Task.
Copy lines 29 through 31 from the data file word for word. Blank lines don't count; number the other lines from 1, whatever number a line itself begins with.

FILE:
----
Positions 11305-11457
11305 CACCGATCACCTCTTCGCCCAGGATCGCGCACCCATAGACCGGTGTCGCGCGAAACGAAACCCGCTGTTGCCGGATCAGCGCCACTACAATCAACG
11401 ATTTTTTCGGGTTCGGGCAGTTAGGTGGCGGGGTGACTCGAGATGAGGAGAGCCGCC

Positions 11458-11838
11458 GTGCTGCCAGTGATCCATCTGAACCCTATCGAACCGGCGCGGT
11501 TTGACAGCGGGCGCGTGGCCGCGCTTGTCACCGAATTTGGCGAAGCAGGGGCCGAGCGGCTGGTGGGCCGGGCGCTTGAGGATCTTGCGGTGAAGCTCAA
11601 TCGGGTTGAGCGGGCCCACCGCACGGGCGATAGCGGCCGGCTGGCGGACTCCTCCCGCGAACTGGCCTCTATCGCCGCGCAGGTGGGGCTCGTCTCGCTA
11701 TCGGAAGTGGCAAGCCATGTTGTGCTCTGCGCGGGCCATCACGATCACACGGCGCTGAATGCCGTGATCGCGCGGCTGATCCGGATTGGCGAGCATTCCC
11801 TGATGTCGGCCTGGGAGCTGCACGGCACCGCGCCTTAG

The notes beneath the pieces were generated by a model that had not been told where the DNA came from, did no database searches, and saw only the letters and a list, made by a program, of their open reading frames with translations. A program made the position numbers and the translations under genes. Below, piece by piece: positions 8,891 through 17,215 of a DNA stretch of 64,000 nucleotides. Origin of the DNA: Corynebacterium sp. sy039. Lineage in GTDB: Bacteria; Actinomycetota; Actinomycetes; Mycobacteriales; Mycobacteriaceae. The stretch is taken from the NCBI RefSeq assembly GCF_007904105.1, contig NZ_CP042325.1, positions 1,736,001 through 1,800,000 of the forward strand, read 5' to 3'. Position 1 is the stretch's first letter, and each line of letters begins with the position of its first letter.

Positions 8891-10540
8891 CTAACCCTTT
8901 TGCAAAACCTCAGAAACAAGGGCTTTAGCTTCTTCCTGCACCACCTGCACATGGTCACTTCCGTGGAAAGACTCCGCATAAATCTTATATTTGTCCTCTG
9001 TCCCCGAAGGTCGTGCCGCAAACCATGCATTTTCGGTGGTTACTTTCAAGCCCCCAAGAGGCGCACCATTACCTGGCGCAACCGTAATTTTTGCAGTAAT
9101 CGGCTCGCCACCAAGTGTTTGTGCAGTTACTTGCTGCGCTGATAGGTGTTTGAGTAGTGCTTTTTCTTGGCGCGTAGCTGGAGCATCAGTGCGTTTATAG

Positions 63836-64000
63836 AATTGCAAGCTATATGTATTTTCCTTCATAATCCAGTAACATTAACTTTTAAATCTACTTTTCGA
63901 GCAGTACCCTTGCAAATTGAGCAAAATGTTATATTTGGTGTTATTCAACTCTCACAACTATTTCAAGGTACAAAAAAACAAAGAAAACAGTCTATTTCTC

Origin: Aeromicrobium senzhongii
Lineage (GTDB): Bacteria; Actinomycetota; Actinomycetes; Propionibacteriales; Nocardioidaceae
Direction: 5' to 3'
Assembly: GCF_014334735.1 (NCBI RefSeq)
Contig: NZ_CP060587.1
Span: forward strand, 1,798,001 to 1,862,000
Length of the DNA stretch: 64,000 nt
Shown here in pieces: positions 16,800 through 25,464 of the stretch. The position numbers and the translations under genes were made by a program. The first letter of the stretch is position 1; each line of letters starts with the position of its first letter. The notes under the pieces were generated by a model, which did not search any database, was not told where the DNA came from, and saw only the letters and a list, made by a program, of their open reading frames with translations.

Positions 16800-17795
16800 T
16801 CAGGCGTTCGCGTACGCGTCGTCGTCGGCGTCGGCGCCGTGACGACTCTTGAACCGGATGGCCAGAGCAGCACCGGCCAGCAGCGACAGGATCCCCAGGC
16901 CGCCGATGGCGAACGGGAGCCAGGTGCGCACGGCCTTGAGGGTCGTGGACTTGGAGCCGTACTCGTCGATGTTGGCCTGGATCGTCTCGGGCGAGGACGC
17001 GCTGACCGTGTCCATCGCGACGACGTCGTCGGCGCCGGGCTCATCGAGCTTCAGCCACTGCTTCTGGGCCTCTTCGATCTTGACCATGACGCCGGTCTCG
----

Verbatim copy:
16801 CAGGCGTTCGCGTACGCGTCGTCGTCGGCGTCGGCGCCGTGACGACTCTTGAACCGGATGGCCAGAGCAGCACCGGCCAGCAGCGACAGGATCCCCAGGC
16901 CGCCGATGGCGAACGGGAGCCAGGTGCGCACGGCCTTGAGGGTCGTGGACTTGGAGCCGTACTCGTCGATGTTGGCCTGGATCGTCTCGGGCGAGGACGC
17001 GCTGACCGTGTCCATCGCGACGACGTCGTCGGCGCCGGGCTCATCGAGCTTCAGCCACTGCTTCTGGGCCTCTTCGATCTTGACCATGACGCCGGTCTCG